In any SQL based database, a like query is generally an SQL injection attack waiting to happen because the underlying sql statement looks like this:

SELECT id FROM posts WHERE name LIKE '%foo%'

Note: A 30 year old thank you goes out to InfoWorld and Joe Celko who beat into his reader’s brains the concept of capitalizing SQL statements for better legibility. Thank you Joe.

A seemingly solid StackOverflow post gives this recommendation:

title = Model.arel_table[:title]
Model.where(title.matches("%#{query}%"))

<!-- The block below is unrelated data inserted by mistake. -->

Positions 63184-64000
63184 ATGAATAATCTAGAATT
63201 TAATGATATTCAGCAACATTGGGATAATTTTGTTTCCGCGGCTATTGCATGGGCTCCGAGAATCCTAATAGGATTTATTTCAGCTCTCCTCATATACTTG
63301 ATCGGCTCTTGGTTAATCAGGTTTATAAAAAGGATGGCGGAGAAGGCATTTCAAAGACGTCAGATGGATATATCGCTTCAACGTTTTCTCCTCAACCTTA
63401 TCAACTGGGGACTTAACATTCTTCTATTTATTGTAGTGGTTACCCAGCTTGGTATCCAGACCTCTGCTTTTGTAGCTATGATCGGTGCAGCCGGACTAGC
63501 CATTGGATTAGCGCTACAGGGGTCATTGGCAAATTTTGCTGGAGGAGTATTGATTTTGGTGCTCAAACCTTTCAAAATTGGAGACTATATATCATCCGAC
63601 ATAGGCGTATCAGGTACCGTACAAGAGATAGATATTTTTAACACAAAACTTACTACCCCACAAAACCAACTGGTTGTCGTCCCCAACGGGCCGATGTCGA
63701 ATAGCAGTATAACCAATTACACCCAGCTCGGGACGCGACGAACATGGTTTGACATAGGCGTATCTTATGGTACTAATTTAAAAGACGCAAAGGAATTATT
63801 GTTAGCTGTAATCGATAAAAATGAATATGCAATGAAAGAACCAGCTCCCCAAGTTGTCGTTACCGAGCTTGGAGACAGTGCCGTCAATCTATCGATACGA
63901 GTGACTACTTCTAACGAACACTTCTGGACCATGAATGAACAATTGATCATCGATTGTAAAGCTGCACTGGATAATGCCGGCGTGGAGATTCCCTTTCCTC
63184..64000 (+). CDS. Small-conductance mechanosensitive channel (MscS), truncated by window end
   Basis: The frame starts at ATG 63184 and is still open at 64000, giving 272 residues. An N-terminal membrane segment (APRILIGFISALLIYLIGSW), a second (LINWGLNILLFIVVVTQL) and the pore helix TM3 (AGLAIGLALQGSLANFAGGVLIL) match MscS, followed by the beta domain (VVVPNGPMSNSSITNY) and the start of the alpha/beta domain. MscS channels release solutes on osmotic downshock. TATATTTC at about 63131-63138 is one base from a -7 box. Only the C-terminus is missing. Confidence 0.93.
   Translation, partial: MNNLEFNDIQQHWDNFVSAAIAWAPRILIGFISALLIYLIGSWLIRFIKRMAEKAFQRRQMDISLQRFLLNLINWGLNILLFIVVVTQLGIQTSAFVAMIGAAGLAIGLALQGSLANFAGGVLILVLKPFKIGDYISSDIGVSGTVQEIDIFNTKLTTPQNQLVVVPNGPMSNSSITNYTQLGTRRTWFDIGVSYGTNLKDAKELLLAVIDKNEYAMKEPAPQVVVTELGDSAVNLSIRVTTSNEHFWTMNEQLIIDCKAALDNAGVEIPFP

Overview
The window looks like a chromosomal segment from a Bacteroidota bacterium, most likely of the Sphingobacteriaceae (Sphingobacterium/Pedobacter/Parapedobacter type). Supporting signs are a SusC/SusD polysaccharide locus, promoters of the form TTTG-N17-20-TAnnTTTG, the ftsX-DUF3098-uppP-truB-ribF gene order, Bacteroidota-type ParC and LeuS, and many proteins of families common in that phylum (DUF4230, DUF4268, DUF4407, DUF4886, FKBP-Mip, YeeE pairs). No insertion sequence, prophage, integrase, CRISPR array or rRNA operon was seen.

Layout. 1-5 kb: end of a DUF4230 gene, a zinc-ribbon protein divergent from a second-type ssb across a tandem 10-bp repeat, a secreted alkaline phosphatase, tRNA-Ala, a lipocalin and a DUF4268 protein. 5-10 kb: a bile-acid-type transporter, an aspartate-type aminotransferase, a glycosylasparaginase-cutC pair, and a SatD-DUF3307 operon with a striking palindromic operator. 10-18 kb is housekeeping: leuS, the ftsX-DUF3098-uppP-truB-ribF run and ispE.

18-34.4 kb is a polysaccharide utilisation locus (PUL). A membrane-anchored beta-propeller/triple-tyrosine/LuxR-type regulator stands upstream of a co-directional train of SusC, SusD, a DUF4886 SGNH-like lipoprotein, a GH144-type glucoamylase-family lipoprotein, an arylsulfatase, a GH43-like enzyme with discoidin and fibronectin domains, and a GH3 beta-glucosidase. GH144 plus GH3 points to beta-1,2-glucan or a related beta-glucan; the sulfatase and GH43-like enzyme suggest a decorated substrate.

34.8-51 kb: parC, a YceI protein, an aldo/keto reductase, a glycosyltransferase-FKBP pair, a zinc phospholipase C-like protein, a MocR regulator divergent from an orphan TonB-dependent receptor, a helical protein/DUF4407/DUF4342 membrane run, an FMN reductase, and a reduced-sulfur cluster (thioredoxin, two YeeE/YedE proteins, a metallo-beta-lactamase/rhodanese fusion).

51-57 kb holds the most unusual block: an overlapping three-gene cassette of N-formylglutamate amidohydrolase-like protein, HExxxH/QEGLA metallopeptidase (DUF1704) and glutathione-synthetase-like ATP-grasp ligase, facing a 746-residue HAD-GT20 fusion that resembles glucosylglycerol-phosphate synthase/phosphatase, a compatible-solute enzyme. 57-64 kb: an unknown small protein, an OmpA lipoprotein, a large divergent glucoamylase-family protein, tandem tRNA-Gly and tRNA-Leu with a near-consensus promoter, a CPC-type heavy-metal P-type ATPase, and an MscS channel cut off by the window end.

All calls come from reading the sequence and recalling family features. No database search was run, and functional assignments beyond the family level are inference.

Please note that Model needs to be replaced with the name of your table. Let’s say that our table was named Metric and we have a normal simple_form object for Metric coming into our Rails app with a parameter named q and we have a real world Rails app with a limit clause and pagination.

Here’s how this would look:

@q = params[:metric][:q]
note = Metric.arel_table[:note]
@metrics = current_user.metrics.where(note.matches("%#{@q}%")).order("date_created_at desc").limit(@limit).page(params[:page])

So:

  • @q represents the incoming query
  • note represents the field in our Metrics table that we want to search agains
  • @metrics is the collection of data returned by the search and the where clause is “note.matches(“%#{@q}%”)” to find any instances of the term @q within the note field